The 2007 Nextel Cup season will introduce numerous changes to the sport, including a new type of car, new automaker and a change to the current points structure. Here’s a brief overview of what will be different in the Nextel Cup in 2007.
The Car of Tomorrow
The COT has been a touchy subject, to put it nicely, in NASCAR since its inception in 2004. The car, which is designed to keep drivers safer in crashes, was designed to make racing less dependent on aerodynamics than it is now, where cars at a lot of the intermediate tracks can’t pass each other because of “aero pushes.” The car is also bigger and boxier. It’s been described as a shoebox on wheels, has a splitter on the nose to help with downforce and a rear wing that looks like some of the rear wings on modified imports all around Columbia.
While drivers and owners initially voiced their displeasure about the cosmetics of the car and the cost involved in the project, opinions are starting to come around on the COT, which NASCAR says will limit costs for teams once the car is fully implemented in 2009 after being run in 16 of the races on the Cup circuit this year.
“I think the car will be fine,” said Carl Edwards, who also said he is pleased with the improved safety of the car. “It’s the same car for everyone.”
If the Ford Fusion, Chevrolet Monte Carlo, Dodge Charger and Toyota Camry were indistinguishable to the casual fan now, the Car of Tomorrow will make that problem even worse. All of the cars, no matter the model, will be exactly the same; the only separating characteristics coming from the nameplate and headlight decals.
The emergence of the giant automaker into the Nextel Cup and Busch Series would be the 2007 season’s most-discussed development if it weren’t for the COT. And like the COT, Toyota’s entry has come with dissension. Jack Roush, Edwards’ car owner, declared at the preseason media tour in January that it was “war” with the automaker, which he believes will increase costs in Nextel Cup by paying extra for staff and technological research. Roush, who once paid an employee in yen for driving a foreign truck to work, apparently didn’t notice that Toyota has had American-based manufacturing plants for a number of years.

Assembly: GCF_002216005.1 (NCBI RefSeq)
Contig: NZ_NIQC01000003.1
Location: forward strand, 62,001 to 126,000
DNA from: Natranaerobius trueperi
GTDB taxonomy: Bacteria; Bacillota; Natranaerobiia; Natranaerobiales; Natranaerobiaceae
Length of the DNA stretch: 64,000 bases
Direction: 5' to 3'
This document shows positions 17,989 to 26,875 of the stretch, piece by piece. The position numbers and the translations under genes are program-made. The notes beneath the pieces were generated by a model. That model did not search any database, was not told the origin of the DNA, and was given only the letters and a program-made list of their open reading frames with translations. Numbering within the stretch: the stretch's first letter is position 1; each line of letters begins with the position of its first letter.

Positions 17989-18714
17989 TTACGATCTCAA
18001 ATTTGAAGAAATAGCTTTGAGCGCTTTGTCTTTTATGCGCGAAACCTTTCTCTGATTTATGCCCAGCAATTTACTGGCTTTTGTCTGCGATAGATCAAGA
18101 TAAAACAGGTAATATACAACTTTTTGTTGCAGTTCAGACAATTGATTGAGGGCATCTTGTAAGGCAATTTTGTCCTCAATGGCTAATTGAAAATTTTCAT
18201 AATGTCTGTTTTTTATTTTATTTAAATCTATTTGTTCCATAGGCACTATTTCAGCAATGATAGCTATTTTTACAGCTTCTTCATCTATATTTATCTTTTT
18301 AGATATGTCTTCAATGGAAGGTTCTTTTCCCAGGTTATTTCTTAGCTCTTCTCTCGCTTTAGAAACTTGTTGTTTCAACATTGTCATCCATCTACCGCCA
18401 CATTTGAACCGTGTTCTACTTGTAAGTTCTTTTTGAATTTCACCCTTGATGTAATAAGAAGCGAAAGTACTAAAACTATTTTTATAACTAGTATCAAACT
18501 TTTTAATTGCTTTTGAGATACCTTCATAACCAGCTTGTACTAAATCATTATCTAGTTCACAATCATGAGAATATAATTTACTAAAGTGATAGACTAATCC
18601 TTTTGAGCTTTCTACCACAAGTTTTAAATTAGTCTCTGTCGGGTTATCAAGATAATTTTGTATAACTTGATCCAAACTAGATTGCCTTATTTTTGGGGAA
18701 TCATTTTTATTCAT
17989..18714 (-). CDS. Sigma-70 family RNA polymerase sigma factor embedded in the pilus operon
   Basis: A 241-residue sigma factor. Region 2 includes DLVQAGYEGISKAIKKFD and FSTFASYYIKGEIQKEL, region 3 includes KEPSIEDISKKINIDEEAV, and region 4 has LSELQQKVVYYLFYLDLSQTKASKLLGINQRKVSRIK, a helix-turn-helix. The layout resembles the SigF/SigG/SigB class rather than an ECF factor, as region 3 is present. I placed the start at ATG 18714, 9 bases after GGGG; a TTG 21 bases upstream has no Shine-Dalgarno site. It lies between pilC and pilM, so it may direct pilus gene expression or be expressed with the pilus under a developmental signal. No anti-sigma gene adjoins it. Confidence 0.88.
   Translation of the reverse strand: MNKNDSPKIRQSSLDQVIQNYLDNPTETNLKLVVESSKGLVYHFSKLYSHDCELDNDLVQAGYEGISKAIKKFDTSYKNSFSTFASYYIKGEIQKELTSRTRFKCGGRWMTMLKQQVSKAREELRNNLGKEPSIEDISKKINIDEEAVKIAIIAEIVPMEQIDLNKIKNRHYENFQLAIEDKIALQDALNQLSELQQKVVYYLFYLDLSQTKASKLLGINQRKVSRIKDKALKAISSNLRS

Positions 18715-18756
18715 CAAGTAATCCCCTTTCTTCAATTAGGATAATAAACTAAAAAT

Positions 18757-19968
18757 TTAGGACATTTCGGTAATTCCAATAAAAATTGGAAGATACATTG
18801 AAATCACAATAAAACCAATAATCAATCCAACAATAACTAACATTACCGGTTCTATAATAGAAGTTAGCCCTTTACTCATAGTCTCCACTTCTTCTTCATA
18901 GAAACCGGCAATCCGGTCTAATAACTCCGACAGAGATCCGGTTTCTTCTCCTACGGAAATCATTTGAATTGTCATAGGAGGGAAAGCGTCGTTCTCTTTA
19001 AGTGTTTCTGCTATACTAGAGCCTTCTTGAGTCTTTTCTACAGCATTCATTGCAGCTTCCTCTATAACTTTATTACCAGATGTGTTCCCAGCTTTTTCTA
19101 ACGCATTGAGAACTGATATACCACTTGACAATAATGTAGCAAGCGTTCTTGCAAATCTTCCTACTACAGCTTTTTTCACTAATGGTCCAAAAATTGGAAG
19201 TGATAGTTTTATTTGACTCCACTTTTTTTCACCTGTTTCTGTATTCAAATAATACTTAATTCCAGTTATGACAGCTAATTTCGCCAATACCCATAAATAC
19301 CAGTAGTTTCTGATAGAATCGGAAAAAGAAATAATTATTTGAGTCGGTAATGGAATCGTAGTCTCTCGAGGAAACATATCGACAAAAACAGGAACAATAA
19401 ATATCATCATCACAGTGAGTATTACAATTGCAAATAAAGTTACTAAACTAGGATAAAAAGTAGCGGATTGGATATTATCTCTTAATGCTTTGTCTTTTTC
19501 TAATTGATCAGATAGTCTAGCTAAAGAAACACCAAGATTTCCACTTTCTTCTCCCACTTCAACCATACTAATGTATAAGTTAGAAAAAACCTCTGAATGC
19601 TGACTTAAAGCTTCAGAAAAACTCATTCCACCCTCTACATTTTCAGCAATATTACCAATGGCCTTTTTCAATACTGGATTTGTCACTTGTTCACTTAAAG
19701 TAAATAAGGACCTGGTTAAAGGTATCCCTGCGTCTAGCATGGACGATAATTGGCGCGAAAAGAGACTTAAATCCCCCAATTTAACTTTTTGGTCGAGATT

But Toyota, who dominated the Craftsman Truck Series when they entered in 2004, shouldn’t expect that type of success immediately in Nextel Cup.
Increased competition to qualify
Long gone are the days of “field fillers,” who qualified at the back of the pack and dropped out in the beginning laps to collect a paycheck. At least 49 teams are planning to run the full schedule, with all but one or two of them having the backing of a sponsor with very deep pockets. Along with those deep pockets come high aspirations, and with just 43 spots available each week, it’s guaranteed that at least one mega-bucks team will be left out of every race. The teams from the top 35 in owner’s points are already guaranteed a starting spot in the season’s first five races, leaving the other 14 teams to scramble for eight spots.
Toyota, which will be fielding seven full-time cars, only has guaranteed starting spots for Dave Blaney, who finished 27th last year, and Dale Jarrett, who has the past champions’ provisional bye virtue of the 1999 championship. It’s feasible that at least one Toyota could miss each of the first dozen races because of a lack of speed and owners’ points.
During the media tour in January, NASCAR President Brian France announced that some tweaks would be made to the format of the Chase for the Nextel Cup, which was instituted in 2004. This year, the Chase field has been expanded to 12 from 10, but 10 teams will still only be guaranteed spots at the banquet. Also, every team in the Chase will start with 5,000 points, with 10 points added on for each win. For instance, Kasey Kahne, because of his 5 victories before the Chase last season, would have started in first place with 5,050 points last year instead of in tenth with 5,000. Many believe that NASCAR instituted the expansion to prevent stars like Jeff Gordon, Dale Earnhardt Jr. and Tony Stewart, who have each missed the Chase once in the past two seasons, from ever missing the Chase again.
Increased emphasis on winning
NASCAR also announced with the Chase changes that race winners will receive five extra points. Race winners will receive 185 points, up from 180, and could increase that total to 195 if they lead the most laps.